If you’ve delved into the world of strength training, chances are you’ve encountered the renowned 5/3/1 program by Wendler. But what if we told you that there’s a dedicated approach to supercharging your squat strength within this time-tested regimen?
In this article, we’re diving deep into the intricacies of leveraging the 5/3/1 method to take your squat game to new heights. Join us as we unravel the secrets to effectively harnessing this program’s potential for your squatting journey.
First, let’s touch base on Wendler and 5/3/1 for anyone who needs to be brought up to speed.
About Jim Wendler
Jim Wendler is a notable figure in the world of strength training and powerlifting. He is best known for creating the 5/3/1 strength training program. This program has gained widespread popularity among lifters of various levels. It’s fair to say that this is due to its simplicity, flexibility, and effectiveness. Wendler’s approach focuses on gradual and sustainable progress. It emphasizes the development of strength and muscle over time rather than quick results.
Wendler’s background is rooted in his own experiences as a competitive powerlifter. He’s known for his down-to-earth and practical approach to training. His philosophy often emphasizes consistent hard work, dedication, and realistic goal-setting.
Wendler introduced the 5/3/1 program through his book “5/3/1: The Simplest and Most Effective Training System for Raw Strength.” It revolves around the core principle of using progressive overload to drive strength gains. The program centers on the four main compound lifts: squat, bench press, deadlift, and overhead press. It operates on a four-week cycle, gradually increasing the weights lifted over time. The program’s name, refers to the set and rep scheme used in each cycle. The lifter performs multiple sets with different percentages of their one-rep max (1RM).
His work often emphasizes the importance of balancing training with recovery. He believes in sustainable progress over rapid gains.
About The Program
Here’s a brief breakdown of how the program works:
- Cycle Structure: Each cycle spans four weeks. During these weeks, you work on progressively lifting heavier weights in a controlled and manageable manner.
- Main Sets: In each workout, you perform a series of “main sets” for the primary lift of that day. The rep scheme varies based on the week of the cycle.
- Week 1: 3 sets of 5 reps at different percentages of your 1RM.
- Week 2: 3 sets of 3 reps at higher percentages.
- Week 3: 1 set of 5 reps, 1 set of 3 reps, and 1 set of 1 or more reps at increasing intensities.
- Deload Week: Every fourth week is a deload week. During this week, you lift lighter weights to allow your body to recover and avoid burnout.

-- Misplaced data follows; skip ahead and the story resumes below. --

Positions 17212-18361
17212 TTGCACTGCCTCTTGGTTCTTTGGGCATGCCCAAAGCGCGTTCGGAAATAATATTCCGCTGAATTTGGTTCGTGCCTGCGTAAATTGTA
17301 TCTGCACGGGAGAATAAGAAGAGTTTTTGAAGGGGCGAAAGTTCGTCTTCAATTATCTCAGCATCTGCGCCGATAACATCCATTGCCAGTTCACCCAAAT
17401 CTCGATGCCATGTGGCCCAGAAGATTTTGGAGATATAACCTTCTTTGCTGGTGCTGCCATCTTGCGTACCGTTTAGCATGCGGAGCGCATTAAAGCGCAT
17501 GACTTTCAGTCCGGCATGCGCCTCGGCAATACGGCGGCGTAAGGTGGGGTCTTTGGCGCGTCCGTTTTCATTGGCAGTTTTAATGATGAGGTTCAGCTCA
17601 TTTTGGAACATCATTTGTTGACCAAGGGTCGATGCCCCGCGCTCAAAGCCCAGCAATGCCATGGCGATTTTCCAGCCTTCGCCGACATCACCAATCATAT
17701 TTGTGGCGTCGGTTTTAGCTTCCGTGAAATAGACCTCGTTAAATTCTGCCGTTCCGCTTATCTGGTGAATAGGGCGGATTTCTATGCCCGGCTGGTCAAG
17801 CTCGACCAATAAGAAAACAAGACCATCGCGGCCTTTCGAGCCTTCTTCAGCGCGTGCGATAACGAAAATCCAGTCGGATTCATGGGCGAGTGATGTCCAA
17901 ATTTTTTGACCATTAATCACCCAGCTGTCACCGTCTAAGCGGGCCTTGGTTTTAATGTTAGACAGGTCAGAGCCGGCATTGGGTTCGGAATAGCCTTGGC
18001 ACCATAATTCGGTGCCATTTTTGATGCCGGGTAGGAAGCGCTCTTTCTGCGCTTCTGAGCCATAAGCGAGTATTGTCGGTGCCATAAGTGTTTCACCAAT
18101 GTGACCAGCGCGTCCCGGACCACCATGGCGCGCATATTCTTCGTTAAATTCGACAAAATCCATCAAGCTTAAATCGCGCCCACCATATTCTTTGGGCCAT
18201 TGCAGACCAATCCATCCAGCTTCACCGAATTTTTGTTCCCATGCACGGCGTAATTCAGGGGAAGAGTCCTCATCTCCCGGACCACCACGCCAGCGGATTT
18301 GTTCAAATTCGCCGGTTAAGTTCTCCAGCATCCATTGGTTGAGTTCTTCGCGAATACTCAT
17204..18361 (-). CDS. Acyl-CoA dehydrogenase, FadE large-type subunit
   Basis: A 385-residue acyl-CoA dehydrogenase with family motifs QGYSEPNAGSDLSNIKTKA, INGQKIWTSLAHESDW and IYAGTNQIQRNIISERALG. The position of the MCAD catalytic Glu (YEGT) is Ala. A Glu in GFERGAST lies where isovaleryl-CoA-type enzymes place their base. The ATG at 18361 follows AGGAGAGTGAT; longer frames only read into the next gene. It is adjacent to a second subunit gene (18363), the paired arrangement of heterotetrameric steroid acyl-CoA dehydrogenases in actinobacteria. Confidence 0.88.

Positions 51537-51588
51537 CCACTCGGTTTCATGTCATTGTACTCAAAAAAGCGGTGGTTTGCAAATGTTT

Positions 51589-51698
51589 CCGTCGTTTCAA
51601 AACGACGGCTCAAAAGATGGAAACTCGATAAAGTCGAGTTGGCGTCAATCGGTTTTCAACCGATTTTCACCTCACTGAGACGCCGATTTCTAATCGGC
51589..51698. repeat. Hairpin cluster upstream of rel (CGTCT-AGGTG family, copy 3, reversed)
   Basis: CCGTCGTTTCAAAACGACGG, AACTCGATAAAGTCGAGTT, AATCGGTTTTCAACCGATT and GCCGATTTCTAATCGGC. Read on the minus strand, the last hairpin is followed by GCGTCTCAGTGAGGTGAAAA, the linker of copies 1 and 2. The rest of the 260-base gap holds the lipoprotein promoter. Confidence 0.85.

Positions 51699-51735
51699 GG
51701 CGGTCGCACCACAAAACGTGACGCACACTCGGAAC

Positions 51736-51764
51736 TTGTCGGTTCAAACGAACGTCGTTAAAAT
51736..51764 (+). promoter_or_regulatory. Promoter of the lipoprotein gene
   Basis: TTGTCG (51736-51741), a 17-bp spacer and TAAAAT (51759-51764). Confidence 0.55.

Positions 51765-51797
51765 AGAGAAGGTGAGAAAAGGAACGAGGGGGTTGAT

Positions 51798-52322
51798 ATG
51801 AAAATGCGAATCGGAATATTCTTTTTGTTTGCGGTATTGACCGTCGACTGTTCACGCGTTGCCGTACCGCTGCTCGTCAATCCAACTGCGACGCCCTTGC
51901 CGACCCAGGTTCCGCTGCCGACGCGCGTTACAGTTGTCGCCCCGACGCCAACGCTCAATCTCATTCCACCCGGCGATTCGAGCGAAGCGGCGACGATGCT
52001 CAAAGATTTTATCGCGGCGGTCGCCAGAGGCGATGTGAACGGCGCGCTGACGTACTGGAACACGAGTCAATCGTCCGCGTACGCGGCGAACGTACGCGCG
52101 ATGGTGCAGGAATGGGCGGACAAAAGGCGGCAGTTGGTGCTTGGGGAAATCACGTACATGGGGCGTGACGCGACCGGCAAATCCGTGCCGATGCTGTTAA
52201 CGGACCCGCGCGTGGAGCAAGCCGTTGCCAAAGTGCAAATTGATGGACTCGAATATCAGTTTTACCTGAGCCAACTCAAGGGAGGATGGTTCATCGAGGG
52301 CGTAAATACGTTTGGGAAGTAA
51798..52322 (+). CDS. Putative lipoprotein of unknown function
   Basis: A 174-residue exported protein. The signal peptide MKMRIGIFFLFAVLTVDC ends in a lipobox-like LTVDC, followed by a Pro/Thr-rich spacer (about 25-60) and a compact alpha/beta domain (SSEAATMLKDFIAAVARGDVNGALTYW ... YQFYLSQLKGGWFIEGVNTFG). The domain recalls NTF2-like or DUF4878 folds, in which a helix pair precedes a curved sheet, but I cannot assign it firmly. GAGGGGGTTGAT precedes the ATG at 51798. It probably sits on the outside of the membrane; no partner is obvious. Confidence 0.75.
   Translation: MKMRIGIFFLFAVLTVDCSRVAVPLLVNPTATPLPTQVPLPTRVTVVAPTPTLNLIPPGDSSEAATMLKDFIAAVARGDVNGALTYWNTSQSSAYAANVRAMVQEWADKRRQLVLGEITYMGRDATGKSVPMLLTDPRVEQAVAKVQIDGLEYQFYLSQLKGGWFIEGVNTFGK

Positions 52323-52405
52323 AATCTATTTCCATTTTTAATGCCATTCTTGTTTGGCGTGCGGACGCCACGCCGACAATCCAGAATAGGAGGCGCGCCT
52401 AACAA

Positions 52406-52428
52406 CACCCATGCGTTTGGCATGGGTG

- Assistance Work: The program includes optional assistance exercises. These target specific muscle groups and address weaknesses.
- Flexible Template: The 5/3/1 program is highly customizable. You can adjust the assistance work and add variations to the main lifts. This allows you to tailor the program to your specific goals.
Using It For Squats
Now to the important part! You don’t have to follow the program to get great squat results. Instead, use it as a framework to update your existing routine.
For example: If you are following a body part training split, take out your existing leg-heavy movements. Squats or leg presses should come out. Now, take the methodology from the 5/3/1 strength program and apply it to just your leg training!
You Don’t Need The Full Program
Why would you do this rather than follow the full training cycle?
- If your primary goal is to get stronger or larger legs, to catch them up with other muscle groups.
- If your legs aren’t getting the same results as other muscle groups.
- Or you want to switch things up, just for your legs!
This popular strength training program is built for powerlifters. So starting this program might not be the best fit for your goals. However, if you want to add weight to your squat and your existing routine isn’t cutting it, this change might be just what the doctor ordered.
With that said, if you are a more advanced lifter, it might not be the best route to take!
Find Another Squat Training Program
Although this is a great powerlifting program for building full-body strength, it isn’t focused on squats. If you are looking for something that is specific to growing your squat and deadlift, a program like Smolov or Smolov Jr. might be a better fit!
These programs might not progress as fast, but as an advanced lifter, your body probably needs something more specific. It’s worth noting that these programs almost require you to stop your existing routine.
They produce a ton of stress on your body, so there are very specific requirements around what you can and can’t do. Plus, you’ll be squatting four times a week, doing at least 6 working sets. There won’t be much more you can do beyond maintenance for your other muscle groups.
If you are a beginner who is more interested in linear progression, Starting Strength or Stronglifts are what you should be looking into. They will provide much faster results for those with less training experience.
The Jim Wendler Squat Program
Okay, maybe it isn’t his full program. But using the 5/3/1 method for a squat program isn’t a bad route to take if you want to build muscle and increase your 1 rep max on squats.
If you are out looking for programs, remember to check our database of free training plans right here on Doug Grows!